JANUARY 21, 2020
THE HISTORY OF LITERATURE in translation is filled with good and bad matches. Great matches — Juliets who get their Romeos, with not a single suicide along the way — are few. The new novel Vernon Subutex 1, written by Virginie Despentes and translated from French by Frank Wynne, is the kind of match that is so great it won’t occur to readers that these two entities — author and translator — might have ever been apart. In fact, their prose is so powerful, and so perfect, that we forget we’re even reading. Opening up Vernon Subutex 1 is more like stepping inside a thrilling, pulsing party and getting instantly mesmerized by the whirling couple at the center of the crowd.
This is the first volume of a trilogy about the last hurrahs of a lovable, unremarkable — except for just one thing — middle-aged man named Vernon Subutex. Vernon used to own a record store, and on the novel’s first page, we learn that he is about to lose the unemployment benefits he’s come to count on in the decade since his store was forced to close. “Vernon was well placed to understand the threat posed by the tsunami that was Napster,” Despentes and Wynne write, “it never occurred to him that the ship would go down with all hands lost.”
After a string of losses that also includes three close friends — to cancer, a car crash, a cocaine-related heart attack — Vernon is now poised to also lose his apartment, because Alex Bleach, the rock star friend who has been paying his back rent, has overdosed in a “champagne-and-prescription-meds coproduction.” (“He was forty-six. Who waits for the onset of menopause, male or female, to die of an overdose?”) When Vernon is indeed evicted, he fills a backpack with a few basic things and the three videocassettes Alex recorded on his last visit, which Vernon hopes to sell.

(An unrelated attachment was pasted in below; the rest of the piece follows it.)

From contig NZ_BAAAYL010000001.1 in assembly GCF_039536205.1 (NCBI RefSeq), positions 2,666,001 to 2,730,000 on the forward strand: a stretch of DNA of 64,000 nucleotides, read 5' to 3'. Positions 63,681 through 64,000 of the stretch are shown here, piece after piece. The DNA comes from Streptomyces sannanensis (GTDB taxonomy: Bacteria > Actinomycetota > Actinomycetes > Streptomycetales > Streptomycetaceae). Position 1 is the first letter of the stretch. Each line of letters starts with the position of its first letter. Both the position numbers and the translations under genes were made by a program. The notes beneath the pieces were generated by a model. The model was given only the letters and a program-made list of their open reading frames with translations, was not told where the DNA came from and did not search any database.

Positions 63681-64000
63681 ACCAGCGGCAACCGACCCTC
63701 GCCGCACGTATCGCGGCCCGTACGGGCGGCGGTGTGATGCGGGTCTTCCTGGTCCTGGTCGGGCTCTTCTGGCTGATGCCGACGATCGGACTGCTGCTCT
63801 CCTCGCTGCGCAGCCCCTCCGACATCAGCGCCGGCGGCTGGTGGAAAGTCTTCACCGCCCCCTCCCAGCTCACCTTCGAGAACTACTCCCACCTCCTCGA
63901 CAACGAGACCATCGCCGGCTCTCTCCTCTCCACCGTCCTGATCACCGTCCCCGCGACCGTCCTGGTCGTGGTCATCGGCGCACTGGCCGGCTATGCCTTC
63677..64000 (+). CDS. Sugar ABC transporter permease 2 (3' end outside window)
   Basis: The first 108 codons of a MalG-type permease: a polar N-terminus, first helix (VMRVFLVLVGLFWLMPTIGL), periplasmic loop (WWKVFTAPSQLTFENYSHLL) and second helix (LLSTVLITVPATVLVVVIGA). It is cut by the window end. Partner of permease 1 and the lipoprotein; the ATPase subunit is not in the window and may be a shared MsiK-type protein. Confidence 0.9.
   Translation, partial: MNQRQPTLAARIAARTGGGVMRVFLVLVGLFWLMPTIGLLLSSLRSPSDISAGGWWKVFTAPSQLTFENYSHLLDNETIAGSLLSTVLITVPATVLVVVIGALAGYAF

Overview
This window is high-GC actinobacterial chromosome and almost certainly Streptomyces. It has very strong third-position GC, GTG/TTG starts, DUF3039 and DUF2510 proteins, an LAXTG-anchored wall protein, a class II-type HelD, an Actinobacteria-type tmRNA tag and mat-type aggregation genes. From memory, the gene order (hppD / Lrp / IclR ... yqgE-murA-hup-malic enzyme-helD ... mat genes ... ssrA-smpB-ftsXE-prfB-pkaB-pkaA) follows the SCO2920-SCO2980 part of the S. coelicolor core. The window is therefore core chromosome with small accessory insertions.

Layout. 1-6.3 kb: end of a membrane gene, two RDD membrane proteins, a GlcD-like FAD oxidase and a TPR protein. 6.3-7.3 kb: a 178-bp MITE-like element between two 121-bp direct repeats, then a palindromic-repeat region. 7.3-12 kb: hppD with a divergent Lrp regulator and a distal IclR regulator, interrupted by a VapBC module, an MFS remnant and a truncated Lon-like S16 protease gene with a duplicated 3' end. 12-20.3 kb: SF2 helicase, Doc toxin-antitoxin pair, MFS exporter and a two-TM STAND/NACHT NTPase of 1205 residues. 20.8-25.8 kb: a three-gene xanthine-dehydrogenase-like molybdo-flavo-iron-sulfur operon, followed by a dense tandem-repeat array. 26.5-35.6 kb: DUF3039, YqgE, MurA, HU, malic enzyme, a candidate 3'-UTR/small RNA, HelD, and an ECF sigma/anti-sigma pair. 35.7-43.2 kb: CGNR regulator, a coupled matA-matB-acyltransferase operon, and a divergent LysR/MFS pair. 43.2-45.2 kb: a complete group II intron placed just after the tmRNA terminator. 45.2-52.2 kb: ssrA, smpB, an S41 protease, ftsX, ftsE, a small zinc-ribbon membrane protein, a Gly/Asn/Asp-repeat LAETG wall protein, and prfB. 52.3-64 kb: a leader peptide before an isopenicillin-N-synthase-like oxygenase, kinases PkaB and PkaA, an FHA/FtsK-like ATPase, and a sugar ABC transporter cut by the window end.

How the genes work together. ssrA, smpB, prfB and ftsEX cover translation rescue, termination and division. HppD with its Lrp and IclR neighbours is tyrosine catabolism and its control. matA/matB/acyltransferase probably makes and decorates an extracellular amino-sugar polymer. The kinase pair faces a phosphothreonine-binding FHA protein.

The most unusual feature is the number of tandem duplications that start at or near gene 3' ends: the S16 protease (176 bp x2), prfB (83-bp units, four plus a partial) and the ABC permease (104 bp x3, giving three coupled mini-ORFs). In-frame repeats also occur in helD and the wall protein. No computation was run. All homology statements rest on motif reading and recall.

It is this hasty act that sets in motion the great quest of Despentes’s trilogy. By the end of Volume I, an ever-expanding cast of characters are desperately seeking these tapes for various reasons, including a vile man who fears (justifiably, as the reader will come to understand in Volume II) for his reputation and career if Alex’s truth comes out.
Part of what makes this book so exciting to read is Despentes’s ability to broach so many topics, toggling between them in seamless, almost superhuman fashion. Deftly she tackles sex, materialism, the technologies that are hastening society’s collapse, capitalism, racism, gender fluidity, wounded masculinity, wounded femininity, domestic violence, homelessness, porn, the hypocrisy of the left, and the virulence of the right. Vernon Subutex 1 is about all these things, but it is also about Paris — the people living in the city today, and in particular, those who don’t change when society changes around them.